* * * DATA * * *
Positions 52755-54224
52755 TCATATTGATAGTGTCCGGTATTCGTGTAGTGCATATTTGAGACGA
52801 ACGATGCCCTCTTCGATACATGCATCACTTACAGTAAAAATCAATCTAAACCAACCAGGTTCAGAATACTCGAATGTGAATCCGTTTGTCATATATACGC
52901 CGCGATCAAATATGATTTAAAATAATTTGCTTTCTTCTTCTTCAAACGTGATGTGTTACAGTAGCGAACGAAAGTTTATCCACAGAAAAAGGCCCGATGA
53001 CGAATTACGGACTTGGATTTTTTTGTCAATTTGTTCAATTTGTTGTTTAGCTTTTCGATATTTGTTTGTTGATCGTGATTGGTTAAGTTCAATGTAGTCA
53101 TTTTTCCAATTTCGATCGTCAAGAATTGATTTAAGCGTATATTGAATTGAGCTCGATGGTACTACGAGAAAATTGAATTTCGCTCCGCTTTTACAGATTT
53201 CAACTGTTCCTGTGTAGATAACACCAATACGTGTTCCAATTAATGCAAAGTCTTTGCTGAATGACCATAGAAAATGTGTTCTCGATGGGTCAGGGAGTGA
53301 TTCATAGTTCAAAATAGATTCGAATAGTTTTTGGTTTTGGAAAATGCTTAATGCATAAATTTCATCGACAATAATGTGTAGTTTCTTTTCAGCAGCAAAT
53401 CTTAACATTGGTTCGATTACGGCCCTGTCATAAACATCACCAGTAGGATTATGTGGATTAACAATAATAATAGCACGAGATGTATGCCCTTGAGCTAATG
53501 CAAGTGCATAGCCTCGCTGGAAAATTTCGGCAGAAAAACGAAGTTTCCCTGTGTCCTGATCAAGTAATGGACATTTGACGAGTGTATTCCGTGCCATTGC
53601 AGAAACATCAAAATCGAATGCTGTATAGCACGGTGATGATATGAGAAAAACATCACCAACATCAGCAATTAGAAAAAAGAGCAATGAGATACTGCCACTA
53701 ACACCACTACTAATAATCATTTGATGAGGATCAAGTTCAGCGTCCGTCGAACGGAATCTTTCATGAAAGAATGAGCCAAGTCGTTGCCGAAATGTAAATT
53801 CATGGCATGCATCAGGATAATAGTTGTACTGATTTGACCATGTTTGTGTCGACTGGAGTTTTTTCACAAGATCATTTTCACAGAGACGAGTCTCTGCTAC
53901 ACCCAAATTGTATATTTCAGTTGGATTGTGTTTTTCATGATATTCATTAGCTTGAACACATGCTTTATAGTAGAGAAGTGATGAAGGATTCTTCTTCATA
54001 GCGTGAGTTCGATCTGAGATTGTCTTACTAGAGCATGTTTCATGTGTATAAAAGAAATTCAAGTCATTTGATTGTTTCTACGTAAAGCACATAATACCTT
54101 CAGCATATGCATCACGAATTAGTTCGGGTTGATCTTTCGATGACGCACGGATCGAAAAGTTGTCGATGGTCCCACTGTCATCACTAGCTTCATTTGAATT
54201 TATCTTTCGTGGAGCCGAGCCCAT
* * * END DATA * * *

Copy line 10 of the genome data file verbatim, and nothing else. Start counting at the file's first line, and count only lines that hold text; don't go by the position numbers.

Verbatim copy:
53501 CAAGTGCATAGCCTCGCTGGAAAATTTCGGCAGAAAAACGAAGTTTCCCTGTGTCCTGATCAAGTAATGGACATTTGACGAGTGTATTCCGTGCCATTGC